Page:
The CRTC and the Public

Summer is drawing to a close, so it’s back to the usual schedule for me. There was no blog post last month, but if you were paying attention you will know the news that the CRTC has a new Chair. Jean-Pierre Blais is out and Ian Scott is in. I have little basis for predicting what happens next (though the status quo tends to be the safest bet), so let’s look back before we look forward.

Blais’ term was served in the context of the internet era. Blais was the first Chair to grapple with a more mature ‘internet ecosystem’ — that is to say, a political economy that is showing some stability around a limited number of giant players: content providers (Facebook, Google/Alphabet, Netflix) and incumbent ISPs. In this respect, he recognized a need to deal with certain issues (net neutrality), and generally avoided making big, stupid mistakes.

But as many described it, Blais’ term can be defined by the CRTC’s focus on putting consumers first, which means the industry didn’t always get to decide what was in a consumer’s interest, and incumbents didn’t always get their way in the decisions. This should be situated in a wider context, stretching back to the origins of the CRTC’s regulation of Canadian telecom.

In a Globe and Mail article from (Aug. 6) 1976, titled The ‘consumer’s empty chair’, Geoffrey Stevens writes about the CRTC’s new objectives. 1976 was the year the CRTC first assumed responsibility for telecom regulation, which was previously handled by the Canadian Transport Commission (CTC). The change was meant to herald a new era of openness, and would “facilitate the involvement of the public in the regulatory process”, allowing interveners like consumer groups to participate “in an informed way”. It would be a move away from the “court-like atmosphere” of the CTC and towards something more informal. Also, copies of applications would be disclosed to parties that might want to intervene, and telecom companies like Bell would have to disclose information in public that they would previously file in confidence to the CTC (justifications for costs and prices).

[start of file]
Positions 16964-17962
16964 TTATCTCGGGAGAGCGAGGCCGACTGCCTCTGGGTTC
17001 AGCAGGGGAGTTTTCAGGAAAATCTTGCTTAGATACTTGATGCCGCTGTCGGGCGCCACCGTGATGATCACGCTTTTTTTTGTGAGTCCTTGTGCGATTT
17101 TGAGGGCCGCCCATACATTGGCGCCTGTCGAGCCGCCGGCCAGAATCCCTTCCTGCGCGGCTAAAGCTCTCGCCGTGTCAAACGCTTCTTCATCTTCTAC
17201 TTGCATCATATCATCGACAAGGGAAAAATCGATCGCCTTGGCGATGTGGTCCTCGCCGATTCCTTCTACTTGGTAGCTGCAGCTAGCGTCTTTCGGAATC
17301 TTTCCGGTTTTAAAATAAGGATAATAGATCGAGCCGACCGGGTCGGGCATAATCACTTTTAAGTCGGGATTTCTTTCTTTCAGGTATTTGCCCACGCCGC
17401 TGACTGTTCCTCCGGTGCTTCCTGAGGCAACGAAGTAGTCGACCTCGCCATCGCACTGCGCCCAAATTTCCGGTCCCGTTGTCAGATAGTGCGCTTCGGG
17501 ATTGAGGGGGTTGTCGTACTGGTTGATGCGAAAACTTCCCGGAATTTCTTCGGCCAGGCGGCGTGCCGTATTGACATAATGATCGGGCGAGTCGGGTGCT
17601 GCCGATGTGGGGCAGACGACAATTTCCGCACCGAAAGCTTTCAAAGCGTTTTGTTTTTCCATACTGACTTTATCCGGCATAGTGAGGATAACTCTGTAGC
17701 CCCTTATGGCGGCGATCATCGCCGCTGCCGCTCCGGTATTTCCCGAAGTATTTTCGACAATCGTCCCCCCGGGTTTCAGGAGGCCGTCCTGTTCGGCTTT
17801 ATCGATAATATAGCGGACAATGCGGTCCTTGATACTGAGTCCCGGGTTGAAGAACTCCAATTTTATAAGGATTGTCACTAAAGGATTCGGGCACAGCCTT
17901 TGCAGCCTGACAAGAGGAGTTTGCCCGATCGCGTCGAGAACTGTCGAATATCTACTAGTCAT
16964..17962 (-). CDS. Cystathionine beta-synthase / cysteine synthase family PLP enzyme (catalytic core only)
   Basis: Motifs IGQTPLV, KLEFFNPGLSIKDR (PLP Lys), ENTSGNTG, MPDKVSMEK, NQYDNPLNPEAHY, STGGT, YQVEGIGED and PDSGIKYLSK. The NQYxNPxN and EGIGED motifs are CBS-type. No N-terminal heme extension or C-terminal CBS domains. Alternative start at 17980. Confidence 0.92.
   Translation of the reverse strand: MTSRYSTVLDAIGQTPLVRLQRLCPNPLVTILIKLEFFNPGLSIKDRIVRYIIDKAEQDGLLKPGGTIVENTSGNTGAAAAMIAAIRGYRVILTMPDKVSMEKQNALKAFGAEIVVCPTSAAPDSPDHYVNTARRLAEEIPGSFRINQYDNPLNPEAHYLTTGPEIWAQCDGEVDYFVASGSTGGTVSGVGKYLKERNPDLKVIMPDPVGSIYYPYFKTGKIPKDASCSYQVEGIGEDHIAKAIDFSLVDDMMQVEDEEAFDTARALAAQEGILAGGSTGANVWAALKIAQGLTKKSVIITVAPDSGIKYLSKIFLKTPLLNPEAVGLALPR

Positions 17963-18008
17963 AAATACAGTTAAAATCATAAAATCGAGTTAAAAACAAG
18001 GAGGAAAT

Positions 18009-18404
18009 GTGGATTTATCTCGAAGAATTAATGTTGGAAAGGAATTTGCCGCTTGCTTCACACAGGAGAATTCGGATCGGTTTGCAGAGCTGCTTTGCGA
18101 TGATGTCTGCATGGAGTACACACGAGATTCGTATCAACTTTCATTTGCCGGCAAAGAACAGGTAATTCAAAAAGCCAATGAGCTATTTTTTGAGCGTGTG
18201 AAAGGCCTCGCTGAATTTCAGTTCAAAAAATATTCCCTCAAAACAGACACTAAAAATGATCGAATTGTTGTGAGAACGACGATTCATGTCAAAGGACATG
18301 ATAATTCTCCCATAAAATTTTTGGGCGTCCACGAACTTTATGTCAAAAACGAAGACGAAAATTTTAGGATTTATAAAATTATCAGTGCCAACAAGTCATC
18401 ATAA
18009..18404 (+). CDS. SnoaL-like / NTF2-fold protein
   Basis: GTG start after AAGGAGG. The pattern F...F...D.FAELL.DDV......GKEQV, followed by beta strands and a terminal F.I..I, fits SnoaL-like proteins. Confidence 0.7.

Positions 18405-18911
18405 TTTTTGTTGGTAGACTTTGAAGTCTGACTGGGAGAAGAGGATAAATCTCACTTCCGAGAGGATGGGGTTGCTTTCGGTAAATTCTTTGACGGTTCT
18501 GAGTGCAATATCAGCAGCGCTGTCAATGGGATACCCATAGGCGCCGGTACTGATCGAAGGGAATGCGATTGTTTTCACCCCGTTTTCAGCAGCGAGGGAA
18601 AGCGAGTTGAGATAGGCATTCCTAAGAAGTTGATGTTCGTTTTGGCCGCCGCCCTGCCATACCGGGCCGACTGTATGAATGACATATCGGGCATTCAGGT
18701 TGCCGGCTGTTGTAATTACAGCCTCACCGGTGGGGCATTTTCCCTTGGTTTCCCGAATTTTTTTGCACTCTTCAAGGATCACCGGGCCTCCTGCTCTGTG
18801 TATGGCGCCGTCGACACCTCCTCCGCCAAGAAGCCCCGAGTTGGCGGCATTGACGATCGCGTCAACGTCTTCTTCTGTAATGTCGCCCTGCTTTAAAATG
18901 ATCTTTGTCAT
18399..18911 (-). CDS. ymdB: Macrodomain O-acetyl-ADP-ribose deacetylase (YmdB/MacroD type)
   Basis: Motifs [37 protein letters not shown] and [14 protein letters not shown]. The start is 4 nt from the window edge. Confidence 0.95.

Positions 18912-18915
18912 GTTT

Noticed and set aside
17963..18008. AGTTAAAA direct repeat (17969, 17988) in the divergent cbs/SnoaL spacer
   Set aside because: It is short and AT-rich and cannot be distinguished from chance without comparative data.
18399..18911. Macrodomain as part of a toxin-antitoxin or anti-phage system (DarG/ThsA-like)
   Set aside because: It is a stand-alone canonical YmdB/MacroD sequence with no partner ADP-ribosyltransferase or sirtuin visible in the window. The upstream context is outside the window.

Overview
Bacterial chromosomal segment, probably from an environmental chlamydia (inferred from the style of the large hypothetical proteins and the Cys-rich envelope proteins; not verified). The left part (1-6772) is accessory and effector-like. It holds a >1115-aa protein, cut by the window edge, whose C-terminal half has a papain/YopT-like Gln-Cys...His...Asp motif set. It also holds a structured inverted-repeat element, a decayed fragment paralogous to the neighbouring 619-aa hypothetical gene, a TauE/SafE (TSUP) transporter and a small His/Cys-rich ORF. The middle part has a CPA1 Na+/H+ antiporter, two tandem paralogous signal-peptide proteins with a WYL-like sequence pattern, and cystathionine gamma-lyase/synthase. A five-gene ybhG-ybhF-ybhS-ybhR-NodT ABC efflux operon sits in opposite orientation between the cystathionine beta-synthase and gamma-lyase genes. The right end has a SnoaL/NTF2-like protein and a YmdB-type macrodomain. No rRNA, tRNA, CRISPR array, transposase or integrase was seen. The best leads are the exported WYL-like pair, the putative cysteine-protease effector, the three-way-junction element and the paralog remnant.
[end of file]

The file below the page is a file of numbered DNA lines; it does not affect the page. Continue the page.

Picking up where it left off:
The last of these was particularly irksome to Bell, whose lawyer subsequently warned the CRTC that such disclosures would hurt the company, and if all competitors had to similarly disclose they would be “hurting each other”. Well, more than forty years later confidential submissions and costing information remains a controversial issue, and Stevens’ question about the “consumer’s empty chair” remains outstanding: who will represent the public interest before the CRTC (or who will pay for the public’s lawyers)? There has certainly been progress, and much of it has been during Blais tenure. In addition to PIAC, there are now a significant number of new individuals and organizations participating in CRTC proceedings through different means. This allows the CRTC to claim broader legitimacy for its decisions, but participants are far from equal, and the Commission gets to decide how much to weigh their opinions. It’s still public participation bolted onto a complex regulatory apparatus, without much in the way of support (or a CRTC website that people can effectively use).

At a time when the FCC is experiencing somewhat of a crisis over transparency and openness to the public, the CRTC is in better shape, but still has a long way to go. Over to you Mr. Scott.